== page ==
But if I answer that one today, maybe he'll be back tomorrow asking how to check to see if two variables contain different values---so maybe I better not answer it. What I find incredible is that if you tell these people to go read the manual and come back in two weeks, you sometimes get jumped on for not being helpful to beginners. Bah. If everyone told these people to go read the manual, they might eventually figure out that that's what you have to do, and then I wouldn't have to spend so much of my life dealing with incompetent programmers.
Some questions are logically nonsensical because the querent thinks they know more than they do. A lot of these have the form ``How do I use X to accomplish Y?'' There's nothing wrong with this, except that sometimes X is a chocolate-covered banana and Y is the integration of European currency systems. I always get stuck on these, probably because I can't get rid of the idea that the person really has a good reason for wanting to use X. I know a half-dozen easy simple ways to accomplish Y, but I can't imagine what X has to do with it. This is a problem for me in my day job, too. Clients are always saying to me ``We want to use product X to do multimedia development on the world-wide web,'' and all I can think is ``Well, gee, what would you want to go and do that for?'' Sometimes it turns out that they want to do it because they want to impress the manufacturers of X, and I don't work on those jobs.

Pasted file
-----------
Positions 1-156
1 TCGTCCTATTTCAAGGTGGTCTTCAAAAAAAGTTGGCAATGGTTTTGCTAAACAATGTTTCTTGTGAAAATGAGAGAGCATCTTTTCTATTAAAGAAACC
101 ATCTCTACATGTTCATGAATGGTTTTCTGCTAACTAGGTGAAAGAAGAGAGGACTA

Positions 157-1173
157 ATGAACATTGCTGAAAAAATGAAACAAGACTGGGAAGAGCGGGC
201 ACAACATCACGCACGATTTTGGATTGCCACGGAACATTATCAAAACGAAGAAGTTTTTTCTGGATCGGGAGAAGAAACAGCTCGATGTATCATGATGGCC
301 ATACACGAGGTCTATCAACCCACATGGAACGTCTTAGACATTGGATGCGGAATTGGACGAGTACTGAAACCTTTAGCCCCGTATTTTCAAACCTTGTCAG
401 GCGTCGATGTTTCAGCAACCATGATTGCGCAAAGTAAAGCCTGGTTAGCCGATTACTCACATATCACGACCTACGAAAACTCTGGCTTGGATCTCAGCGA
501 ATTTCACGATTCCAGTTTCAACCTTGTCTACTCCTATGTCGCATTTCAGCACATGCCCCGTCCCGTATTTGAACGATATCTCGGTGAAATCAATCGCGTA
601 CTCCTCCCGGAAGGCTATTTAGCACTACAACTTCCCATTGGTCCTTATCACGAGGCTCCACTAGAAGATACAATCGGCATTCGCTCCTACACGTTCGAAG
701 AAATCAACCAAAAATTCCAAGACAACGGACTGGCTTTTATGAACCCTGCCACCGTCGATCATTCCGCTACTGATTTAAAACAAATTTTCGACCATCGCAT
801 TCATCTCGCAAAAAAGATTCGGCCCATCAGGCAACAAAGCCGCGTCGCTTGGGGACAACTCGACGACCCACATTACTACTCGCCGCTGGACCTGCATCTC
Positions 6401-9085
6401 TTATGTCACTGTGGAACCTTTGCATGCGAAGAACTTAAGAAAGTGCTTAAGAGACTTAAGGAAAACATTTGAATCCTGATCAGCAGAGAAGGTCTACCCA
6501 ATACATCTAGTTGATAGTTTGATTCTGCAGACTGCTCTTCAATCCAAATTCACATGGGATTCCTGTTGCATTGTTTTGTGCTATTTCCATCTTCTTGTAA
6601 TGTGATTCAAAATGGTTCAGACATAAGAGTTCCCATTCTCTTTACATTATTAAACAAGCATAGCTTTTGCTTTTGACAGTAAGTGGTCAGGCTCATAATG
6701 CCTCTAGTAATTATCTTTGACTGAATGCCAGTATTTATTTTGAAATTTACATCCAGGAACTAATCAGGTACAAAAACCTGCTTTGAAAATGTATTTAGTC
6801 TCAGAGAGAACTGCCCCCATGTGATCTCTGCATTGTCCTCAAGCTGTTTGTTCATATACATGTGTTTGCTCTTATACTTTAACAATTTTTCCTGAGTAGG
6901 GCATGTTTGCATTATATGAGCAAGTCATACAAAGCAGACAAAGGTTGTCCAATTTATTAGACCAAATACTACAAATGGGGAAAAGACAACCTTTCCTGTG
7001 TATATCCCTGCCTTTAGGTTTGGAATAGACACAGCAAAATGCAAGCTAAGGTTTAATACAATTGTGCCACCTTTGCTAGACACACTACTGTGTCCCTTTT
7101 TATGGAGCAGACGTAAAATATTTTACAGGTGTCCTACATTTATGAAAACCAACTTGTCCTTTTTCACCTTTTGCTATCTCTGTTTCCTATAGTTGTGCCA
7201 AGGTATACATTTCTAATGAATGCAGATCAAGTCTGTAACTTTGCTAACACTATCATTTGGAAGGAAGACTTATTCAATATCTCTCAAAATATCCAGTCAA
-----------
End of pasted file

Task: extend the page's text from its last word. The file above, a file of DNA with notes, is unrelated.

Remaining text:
The flip side of this is a question like ``I want to accomplish X, but I don't want to use Y. What can I use instead?'' Which, again, is sometimes reasonable, and then sometimes X is closing a filehandle and Y is the `close' function.
The questions I like the best are the ones that go like this:
``I want to accomplish X.
I thought that the following code fragment would do it:
But instead it does Y.
Why is that?''
This one is also pretty good:
``I want to accomplish X.
I thought I might be able to use facility Y.
But Y doesn't seem like it's quite right, because of Z.
What should I use instead of Y, or how can I overcome Z?''
When I ignore these, it's usually because I don't know the answer. There were an awful lot of them today. It makes me very happy.
There you go; a 160-line dissertation on why questions go unanswered. Now don't let me hear you saying nobody ever answers your questions.
A clarification about ``How can I tell if a file is a hard link?''
More about `How do I use X to accomplish Y?'
The Cardinal Rule of Reporting Technical Problems